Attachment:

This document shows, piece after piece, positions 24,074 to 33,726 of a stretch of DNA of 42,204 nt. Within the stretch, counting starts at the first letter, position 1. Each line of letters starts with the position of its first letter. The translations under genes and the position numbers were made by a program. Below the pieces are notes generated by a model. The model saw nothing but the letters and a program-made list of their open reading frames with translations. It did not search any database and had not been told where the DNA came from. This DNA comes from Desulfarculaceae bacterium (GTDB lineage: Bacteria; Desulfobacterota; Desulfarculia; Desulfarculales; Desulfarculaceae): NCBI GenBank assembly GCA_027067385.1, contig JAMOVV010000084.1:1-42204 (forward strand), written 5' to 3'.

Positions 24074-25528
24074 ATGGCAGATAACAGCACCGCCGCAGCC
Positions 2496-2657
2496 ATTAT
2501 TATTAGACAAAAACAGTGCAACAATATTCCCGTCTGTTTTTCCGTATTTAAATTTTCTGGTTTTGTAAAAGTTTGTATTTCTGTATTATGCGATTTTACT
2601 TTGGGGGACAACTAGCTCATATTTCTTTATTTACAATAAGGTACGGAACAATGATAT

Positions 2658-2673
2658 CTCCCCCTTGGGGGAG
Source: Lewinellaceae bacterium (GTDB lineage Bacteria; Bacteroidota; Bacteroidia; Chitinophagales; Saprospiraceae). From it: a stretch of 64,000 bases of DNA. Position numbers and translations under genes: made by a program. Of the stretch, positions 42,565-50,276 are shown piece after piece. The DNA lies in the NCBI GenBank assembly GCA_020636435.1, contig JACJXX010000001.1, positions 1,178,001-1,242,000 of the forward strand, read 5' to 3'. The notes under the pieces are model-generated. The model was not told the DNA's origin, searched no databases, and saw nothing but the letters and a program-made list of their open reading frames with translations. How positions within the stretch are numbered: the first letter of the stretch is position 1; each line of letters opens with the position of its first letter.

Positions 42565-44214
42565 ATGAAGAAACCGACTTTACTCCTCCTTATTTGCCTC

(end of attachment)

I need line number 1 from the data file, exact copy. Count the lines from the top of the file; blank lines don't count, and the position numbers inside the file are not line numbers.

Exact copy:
This document shows, piece after piece, positions 24,074 to 33,726 of a stretch of DNA of 42,204 nt. Within the stretch, counting starts at the first letter, position 1. Each line of letters starts with the position of its first letter. The translations under genes and the position numbers were made by a program. Below the pieces are notes generated by a model. The model saw nothing but the letters and a program-made list of their open reading frames with translations. It did not search any database and had not been told where the DNA came from. This DNA comes from Desulfarculaceae bacterium (GTDB lineage: Bacteria; Desulfobacterota; Desulfarculia; Desulfarculales; Desulfarculaceae): NCBI GenBank assembly GCA_027067385.1, contig JAMOVV010000084.1:1-42204 (forward strand), written 5' to 3'.